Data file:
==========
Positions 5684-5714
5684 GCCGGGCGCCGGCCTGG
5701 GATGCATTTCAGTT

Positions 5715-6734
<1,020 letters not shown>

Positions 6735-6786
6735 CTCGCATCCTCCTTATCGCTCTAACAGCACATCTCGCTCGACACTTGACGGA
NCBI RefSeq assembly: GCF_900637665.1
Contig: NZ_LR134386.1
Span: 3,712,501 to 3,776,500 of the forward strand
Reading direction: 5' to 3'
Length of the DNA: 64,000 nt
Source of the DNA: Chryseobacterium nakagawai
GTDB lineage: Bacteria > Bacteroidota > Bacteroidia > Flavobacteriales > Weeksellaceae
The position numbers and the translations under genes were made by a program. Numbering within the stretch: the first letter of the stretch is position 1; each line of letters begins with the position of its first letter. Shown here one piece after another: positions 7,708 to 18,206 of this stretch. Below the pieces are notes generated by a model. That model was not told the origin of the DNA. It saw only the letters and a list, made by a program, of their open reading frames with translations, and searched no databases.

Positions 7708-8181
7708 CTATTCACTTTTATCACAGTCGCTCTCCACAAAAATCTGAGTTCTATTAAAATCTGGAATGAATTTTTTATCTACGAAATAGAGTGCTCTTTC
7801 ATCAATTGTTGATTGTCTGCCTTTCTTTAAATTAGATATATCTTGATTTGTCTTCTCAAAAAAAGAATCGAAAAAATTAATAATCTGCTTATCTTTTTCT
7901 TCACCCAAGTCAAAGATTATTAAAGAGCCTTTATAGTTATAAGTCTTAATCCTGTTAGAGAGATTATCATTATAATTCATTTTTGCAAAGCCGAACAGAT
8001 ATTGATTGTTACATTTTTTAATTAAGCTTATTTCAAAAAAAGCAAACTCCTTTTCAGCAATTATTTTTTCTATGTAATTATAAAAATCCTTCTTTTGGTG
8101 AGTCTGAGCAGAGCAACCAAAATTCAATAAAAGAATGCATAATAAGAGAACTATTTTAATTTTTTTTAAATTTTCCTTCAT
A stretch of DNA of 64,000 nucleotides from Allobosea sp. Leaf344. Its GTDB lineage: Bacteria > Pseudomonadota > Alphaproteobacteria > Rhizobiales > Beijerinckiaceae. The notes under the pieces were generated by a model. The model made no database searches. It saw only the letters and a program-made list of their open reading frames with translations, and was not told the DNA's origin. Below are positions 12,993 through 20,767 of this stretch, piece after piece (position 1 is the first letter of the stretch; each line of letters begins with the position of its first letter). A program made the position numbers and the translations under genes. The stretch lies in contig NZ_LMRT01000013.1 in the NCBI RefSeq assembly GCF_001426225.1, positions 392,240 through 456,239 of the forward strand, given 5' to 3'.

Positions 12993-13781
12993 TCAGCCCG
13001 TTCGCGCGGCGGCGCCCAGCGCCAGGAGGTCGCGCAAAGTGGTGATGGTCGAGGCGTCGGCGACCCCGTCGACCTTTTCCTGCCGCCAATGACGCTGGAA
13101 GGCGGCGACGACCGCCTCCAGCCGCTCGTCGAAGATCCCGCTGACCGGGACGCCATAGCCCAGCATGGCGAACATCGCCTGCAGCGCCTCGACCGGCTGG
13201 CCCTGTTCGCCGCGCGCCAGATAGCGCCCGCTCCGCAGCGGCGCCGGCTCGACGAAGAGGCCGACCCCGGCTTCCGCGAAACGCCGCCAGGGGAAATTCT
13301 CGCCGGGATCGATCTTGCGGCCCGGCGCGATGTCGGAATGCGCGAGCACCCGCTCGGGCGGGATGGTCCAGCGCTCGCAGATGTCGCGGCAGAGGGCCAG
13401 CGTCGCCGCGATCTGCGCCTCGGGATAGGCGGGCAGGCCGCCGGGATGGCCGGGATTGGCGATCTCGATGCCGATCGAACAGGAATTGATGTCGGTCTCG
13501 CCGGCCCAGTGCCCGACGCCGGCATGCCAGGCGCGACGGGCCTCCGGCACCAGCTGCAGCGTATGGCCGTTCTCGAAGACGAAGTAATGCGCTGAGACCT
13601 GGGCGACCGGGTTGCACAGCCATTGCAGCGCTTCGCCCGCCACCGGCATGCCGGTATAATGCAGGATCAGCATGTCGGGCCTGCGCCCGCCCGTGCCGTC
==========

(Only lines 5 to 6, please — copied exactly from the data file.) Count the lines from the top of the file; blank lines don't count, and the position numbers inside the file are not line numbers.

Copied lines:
<1,020 letters not shown>

Positions 6735-6786